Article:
Mostrando las entradas de marzo 16, 2009

1631, 1635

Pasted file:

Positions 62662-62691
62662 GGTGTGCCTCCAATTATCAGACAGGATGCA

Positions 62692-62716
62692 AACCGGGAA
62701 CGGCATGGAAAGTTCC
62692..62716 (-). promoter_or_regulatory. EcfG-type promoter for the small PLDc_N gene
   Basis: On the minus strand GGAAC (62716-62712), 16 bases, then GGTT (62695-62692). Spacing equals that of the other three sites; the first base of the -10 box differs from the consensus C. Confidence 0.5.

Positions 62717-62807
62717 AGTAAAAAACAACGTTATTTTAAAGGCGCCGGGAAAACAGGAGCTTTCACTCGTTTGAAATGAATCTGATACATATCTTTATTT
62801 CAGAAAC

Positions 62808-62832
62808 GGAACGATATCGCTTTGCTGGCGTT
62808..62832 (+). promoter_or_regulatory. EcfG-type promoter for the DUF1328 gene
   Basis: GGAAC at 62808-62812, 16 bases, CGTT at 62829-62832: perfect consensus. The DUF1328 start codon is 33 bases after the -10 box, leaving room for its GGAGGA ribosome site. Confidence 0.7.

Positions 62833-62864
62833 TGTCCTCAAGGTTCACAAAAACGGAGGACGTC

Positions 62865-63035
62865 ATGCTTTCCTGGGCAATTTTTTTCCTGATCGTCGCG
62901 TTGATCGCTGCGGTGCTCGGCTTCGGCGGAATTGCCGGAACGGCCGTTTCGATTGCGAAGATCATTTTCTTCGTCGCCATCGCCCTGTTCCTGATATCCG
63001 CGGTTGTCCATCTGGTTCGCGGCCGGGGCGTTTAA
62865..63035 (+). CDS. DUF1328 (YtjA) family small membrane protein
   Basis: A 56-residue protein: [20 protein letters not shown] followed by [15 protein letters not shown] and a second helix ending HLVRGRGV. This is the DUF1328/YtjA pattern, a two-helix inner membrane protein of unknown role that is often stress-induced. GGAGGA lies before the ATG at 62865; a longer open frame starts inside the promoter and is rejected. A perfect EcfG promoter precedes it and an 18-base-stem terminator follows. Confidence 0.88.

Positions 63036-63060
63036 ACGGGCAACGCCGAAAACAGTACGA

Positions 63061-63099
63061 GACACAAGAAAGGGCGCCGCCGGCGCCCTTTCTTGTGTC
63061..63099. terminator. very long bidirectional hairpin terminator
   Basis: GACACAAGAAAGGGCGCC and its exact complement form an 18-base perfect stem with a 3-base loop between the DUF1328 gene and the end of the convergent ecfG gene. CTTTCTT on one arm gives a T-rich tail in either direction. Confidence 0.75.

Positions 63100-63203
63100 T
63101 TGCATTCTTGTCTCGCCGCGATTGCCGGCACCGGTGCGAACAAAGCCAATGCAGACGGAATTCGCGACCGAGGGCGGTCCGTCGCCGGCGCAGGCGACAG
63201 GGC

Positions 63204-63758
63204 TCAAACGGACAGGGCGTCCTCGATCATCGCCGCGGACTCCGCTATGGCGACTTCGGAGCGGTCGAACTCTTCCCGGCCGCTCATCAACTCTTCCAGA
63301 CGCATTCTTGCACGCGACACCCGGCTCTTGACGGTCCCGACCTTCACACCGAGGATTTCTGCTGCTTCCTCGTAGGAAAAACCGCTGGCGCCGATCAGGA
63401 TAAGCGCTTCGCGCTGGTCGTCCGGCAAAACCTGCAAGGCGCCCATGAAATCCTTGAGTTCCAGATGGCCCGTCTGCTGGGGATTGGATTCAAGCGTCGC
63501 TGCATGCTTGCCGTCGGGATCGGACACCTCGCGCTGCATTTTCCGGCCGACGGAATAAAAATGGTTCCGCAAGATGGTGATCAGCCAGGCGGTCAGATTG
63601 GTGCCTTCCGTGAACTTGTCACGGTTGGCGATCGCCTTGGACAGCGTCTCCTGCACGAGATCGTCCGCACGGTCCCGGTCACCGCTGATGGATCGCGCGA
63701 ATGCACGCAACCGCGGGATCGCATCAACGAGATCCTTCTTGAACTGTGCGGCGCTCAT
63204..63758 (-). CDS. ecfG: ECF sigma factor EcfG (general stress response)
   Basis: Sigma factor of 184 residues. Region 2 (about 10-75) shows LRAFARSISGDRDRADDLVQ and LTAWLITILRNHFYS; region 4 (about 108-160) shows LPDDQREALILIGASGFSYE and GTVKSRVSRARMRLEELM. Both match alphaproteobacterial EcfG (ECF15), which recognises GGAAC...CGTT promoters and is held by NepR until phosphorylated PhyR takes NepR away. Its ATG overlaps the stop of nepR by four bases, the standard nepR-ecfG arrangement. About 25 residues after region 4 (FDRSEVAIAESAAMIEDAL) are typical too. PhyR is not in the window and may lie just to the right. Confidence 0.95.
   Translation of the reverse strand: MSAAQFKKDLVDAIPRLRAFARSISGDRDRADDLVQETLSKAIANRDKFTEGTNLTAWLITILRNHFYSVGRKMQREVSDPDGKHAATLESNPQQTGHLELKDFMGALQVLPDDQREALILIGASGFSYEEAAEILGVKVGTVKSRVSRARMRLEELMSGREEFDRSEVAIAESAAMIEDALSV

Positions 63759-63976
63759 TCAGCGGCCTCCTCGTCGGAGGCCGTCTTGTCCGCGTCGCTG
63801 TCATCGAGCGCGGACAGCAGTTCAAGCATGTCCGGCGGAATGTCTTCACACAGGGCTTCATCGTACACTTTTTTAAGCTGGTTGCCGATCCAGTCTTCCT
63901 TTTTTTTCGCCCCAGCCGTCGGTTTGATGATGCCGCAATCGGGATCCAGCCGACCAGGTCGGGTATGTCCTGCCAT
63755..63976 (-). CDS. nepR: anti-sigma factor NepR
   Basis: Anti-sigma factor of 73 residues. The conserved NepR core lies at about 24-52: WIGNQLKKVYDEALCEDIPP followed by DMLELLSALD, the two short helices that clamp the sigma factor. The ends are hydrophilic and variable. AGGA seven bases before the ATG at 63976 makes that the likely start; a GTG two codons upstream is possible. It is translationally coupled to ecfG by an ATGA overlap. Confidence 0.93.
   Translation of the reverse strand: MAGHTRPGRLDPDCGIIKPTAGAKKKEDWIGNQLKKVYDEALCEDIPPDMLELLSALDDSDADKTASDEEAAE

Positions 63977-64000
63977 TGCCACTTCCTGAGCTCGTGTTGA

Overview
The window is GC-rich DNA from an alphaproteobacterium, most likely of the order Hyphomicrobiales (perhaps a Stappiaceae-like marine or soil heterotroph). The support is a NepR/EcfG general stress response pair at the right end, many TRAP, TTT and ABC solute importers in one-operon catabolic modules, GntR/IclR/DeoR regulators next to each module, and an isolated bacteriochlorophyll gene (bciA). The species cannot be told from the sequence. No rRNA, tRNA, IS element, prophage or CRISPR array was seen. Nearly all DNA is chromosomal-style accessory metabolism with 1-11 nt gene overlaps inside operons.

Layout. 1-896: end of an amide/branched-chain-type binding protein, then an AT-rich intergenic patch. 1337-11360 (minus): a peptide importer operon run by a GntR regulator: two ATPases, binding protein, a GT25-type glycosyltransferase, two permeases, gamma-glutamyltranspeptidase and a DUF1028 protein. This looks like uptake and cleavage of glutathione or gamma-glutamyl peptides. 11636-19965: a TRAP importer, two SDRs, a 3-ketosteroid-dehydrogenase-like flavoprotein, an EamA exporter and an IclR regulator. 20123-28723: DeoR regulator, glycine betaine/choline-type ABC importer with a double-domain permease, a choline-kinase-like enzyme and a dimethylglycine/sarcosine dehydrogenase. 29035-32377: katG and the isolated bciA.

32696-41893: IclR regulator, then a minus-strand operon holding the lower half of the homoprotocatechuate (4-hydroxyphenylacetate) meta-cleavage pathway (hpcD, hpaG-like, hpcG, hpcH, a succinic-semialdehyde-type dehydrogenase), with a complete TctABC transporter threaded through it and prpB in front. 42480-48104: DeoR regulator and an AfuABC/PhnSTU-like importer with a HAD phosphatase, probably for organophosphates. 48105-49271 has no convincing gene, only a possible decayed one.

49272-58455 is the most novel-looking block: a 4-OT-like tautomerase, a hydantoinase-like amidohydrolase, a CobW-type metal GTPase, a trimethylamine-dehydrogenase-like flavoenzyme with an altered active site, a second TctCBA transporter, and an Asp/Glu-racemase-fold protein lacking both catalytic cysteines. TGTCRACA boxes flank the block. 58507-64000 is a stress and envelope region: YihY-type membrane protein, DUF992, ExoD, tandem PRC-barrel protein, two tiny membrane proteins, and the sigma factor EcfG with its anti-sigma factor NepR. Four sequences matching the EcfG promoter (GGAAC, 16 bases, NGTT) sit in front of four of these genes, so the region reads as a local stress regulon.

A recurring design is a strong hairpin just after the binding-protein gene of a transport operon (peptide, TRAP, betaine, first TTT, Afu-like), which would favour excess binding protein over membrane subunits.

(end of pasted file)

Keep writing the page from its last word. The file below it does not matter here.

1631. At this time Massachusetts had a population of about 15,000. To all New England 21,200 emigrants came between 1628 and 1643, the total White population at the latter date being about 24,000. So early as 1631 this colony decreed to admit none as freemen who were not also church members. Thus Church and State were made one, the government a theocracy. The Massachusetts settlers, though in many things less extreme than the Pilgrims, were decided Puritans, sincere but formal, precise, narrow, and very superstitious. They did not, however, on coming hither, affect or wish to separate from the Church of England, earnestly as they deprecated retaining the sign of the cross in baptism, the surplice, marriage with ring, and kneeling at communion. Yet soon they in effect became Separatists as well as Puritans, building independent churches, like those at Plymouth, and repudiating episcopacy utterly. 1635. Much as these Puritans professed and tried to exalt reason in certain matters,